It is the
entrepreneur�s dream to idle away lazy afternoons on the white
sands of a tropical beach. Success certainly affords, among
other things, an excuse to relax and enjoy the fruits of one�s
labor. But as many dyed-in-the-wool entrepreneurs have
discovered, there is only so much time you can spend fly fishing
or lounging in a hammock before the urge to do something new
begins gnawing deep down.
everything around you suggests a new or overlooked opportunity.
Every cocktail napkin becomes a sketch-pad or whiteboard. Or that
great idea, long stowed away, keeps you awake late at night.
also provides resources, credibility, experience and�most of all�the
confidence to attempt things. The only thing harder for an
entrepreneur to pass up than a good idea, is that same idea coupled
with the knowledge that �I�m good at doing this sort of thing.�
therefore, need no prodding or motivation to get up and try
something new. They can�t help it...it just happens. What is not so
automatic is the notion of attempting something ambitious, relative
to your past accomplishments. If you�re attempting something that
doesn�t make you feel at least a bit uncomfortable, then you
probably aren�t growing.
While you may
be successful at completing a less-than-ambitious project, it will
be a hollow victory. Worst of all, you will fall far short of your
wish to continue growing during this lifetime, in whatever capacity
you choose�skills, experiences, wealth, sophistication, etc.�then
you must continuously push yourself. Whether it�s soloing in an
aircraft, learning a new language or speaking in public, you must
occasionally do something that is unfamiliar, difficult, or even
If you've read
similar articles, you probably need no explanation of the power of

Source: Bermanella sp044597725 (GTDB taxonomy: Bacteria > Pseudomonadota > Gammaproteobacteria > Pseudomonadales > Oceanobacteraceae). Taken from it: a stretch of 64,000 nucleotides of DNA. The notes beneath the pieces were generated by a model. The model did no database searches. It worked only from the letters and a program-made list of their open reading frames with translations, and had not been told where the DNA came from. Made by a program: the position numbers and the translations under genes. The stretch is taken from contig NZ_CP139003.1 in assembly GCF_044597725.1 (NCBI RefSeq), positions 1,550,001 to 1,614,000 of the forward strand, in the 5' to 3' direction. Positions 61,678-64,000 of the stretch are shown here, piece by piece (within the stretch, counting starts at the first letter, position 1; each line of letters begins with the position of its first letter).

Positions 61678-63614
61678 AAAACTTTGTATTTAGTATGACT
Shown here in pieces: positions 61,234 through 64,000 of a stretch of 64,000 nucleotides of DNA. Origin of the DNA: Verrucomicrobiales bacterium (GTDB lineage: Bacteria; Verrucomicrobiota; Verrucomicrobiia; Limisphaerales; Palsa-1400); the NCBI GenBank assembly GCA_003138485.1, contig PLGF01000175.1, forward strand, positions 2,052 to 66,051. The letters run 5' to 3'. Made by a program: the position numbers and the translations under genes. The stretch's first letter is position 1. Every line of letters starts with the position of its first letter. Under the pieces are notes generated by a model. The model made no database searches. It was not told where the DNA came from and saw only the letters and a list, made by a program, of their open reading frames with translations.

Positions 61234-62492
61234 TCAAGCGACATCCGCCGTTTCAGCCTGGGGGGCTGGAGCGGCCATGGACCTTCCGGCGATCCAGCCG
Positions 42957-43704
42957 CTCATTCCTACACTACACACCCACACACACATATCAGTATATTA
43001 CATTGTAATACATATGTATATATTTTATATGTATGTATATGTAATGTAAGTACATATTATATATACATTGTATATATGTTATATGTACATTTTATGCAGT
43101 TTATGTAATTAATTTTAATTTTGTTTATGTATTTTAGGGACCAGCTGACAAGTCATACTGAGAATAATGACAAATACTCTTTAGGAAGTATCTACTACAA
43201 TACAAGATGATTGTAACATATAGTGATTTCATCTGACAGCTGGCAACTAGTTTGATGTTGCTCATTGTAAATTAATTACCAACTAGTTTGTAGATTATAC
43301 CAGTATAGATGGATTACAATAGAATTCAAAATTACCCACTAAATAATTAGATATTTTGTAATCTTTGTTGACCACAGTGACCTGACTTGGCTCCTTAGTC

setting goals. What is not so well-known is that a few of your goals
should deliberately be very difficult.
studies, research has demonstrated that effort and performance are
directly proportional to the goal�s difficulty level, up to the
point where the goal becomes no longer believable (at which point
effort tends to cease altogether).
But here's the
clincher: Performance is maximized even when the goal is not
How is this
possible? If you look closely, most things that people attempt are
not truly binary. That is, they�re neither measured as all-or-none
nor as success versus failure, but instead are a matter of degree.
While the goal may not be reached, performance was indisputably
improved...and that is the key.
overwhelmingly suggests a new approach to goal-setting�set very
difficult goals for yourself and then recognize and reward partial
success. It�s better to earn 80% of a $1-million income goal, than
to earn 100% of a $500,0000 goal. This can be hard to get used to
for highly aggressive, goal-setters who writhe in pain at the
thought of failing to meet a goal by its deadline. But fear not.
also shows that failure to reach one�s goal is still highly
motivating to people, especially when the goal was missed by a
narrow margin. Reaching 80% of your goal stimulates you to try that
much harder next time, and reinforces your overall belief in the
True, there are
bigger risks when attempting bigger things. But that�s what pushes
us to work harder, so as to minimize risk. How? Fear creates stress
and that stress forces the mind to adapt, coming up with ever better
approaches and solutions for minimizing the risk. That is what
raises us to the next level of performance.
(Reprinted with permission,